The municipality of Piancogno was established with a Decree of the President of the Republic of 3 December 1962 – published in the Official Gazette of 29 January 1963, and is the most recent municipality in Valle Camonica. It is made up of 3 hamlets on the right bank of the Oglio river: Piamborno and Cogno are located on the valley floor and partly on the foothills; the Annunciata is located on the mountain side in a panoramic position and is full of testimonies of art and devotion. Piamborno, where the town hall is situated, is the main village, with about 3000 inhabitants.
BETWEEN PAST AND MODERN TIMES
Until the 1960s, the municipality was based on an agricultural economy, with the exception of the hamlet of Cogno where, at the beginning of the 20th century, the Olcese cotton mill was built. In the last fifty years, the economy of Piamborno has been transformed: from agricultural it has become mainly artisanal and tertiary and the urban characteristics of the town have also changed.
The foothills of Piamborno and the terraced slopes of the Annunciata are, from documents dating back to the Middle Ages, areas suited to the cultivation of vines. Particularly valuable is the Lanzato wine, obtained from the vineyards located in the locality of the same name.
The hamlet of Annunciata is located in a privileged position with an incredible 360-degree panorama of the Valle Camonica. This locality takes its name from the convent – sanctuary dedicated to the Annunciation, now managed by the Capuchin Friars.
The whole territory surrounding the convent hosts a considerable quantity of graffiti which are inserted, with their own specific features, in the vast heritage of rock engravings of Valle Camonica.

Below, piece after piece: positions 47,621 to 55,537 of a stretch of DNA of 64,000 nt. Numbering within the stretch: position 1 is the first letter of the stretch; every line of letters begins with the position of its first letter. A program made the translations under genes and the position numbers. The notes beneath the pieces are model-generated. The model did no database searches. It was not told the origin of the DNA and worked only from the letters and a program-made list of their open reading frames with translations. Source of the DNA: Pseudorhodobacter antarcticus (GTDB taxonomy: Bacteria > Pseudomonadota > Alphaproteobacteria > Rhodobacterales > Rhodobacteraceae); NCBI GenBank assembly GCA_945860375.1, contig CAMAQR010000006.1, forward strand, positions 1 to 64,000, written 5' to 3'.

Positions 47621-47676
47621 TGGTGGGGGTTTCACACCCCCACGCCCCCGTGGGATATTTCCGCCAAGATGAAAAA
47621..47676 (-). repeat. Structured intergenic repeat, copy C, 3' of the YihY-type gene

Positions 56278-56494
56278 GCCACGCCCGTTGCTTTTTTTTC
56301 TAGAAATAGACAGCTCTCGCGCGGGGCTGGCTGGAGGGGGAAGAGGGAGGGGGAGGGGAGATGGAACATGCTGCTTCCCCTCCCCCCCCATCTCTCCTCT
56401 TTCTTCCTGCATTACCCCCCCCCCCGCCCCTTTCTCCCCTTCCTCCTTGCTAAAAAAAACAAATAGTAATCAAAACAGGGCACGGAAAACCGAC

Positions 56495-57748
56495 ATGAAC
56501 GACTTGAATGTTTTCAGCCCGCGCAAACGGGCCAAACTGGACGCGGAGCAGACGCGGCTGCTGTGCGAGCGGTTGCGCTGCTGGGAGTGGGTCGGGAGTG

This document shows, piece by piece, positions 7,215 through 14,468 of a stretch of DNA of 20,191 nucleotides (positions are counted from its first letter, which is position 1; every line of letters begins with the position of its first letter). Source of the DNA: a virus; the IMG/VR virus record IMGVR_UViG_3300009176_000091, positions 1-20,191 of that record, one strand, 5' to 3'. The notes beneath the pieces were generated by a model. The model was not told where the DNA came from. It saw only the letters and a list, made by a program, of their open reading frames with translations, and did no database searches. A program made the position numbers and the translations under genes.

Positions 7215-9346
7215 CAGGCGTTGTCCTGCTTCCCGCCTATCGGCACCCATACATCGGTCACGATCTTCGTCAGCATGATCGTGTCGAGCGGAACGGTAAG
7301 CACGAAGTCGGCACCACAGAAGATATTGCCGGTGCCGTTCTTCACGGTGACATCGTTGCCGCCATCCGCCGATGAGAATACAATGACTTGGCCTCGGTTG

ADMINISTRATIVE AND GEOGRAPHICAL ASPECTS
Among the municipalities of Valcamonica, Piancogno is the one that was formed more recently (in 1963), with the aggregation of the hamlets of Annunciata, Pian di Borno and Cogno, which previously formed part of Borno and Ossimo.
It is located in the lower Valle Camonica to the right of the Oglio river, al hulìf (on the sunny side): in particular, Pian di Borno, which is the most populated nucleus, extends over the foothills and the wide flat valley floor; Cogno is mainly positioned close to the mountain side and the Annunciata is located upland at an altitude of 700 m. In the past, the connections between the three hamlets and with the centres of Ossimo and Borno took place (and still partially take place) through a network of municipal roads including the bià dè le ólte (the road of the vaults) and the bià dè le icc (the road of the vineyards), which lead into the ancient Roman Via Valeriana located halfway up the mountainside.
The discovery of a Roman tomb – with a golden ring inside – which occurred during the excavations carried out for the construction of the current parish church of Pian di Borno, the discovery between the Davine and Trobiolo valleys of the remains of masonry structures, archaic houses and rock graffiti dating back to the Celtic and Roman ages, the terraces created with dry stone walls, the cadèi (small rural buildings) and the farmhouses scattered on the slopes of the mountain are the testimony of a millenary human presence.
The specific geomorphological characteristics and the different position have contributed to differentiating the history, economy and culture of the three hamlets.
The foothills of Pian di Borno are particularly suited to viticulture, widely practiced not only in the past but also nowadays. In the first half of the 19th century it was the village in Valle Camonica with the largest quantity of grapes harvested and the wine produced was highly appreciated; during the 20th century, the first company in the valley was established to bottle and label ‘Lanzato’, the wine produced in the area of the same name. Furthermore, the wide flat expanse – which extends as far as the Oglio river – constitutes one of the few areas of Valle Camonica where agriculture is still flourishing and allows the activity of three farms that raise cattle for the production of milk. In the past there was a rich variety of crops (maize, wheat, vegetables, fruit trees, willows, mulberry trees for breeding silkworms…), while today forage crops prevail.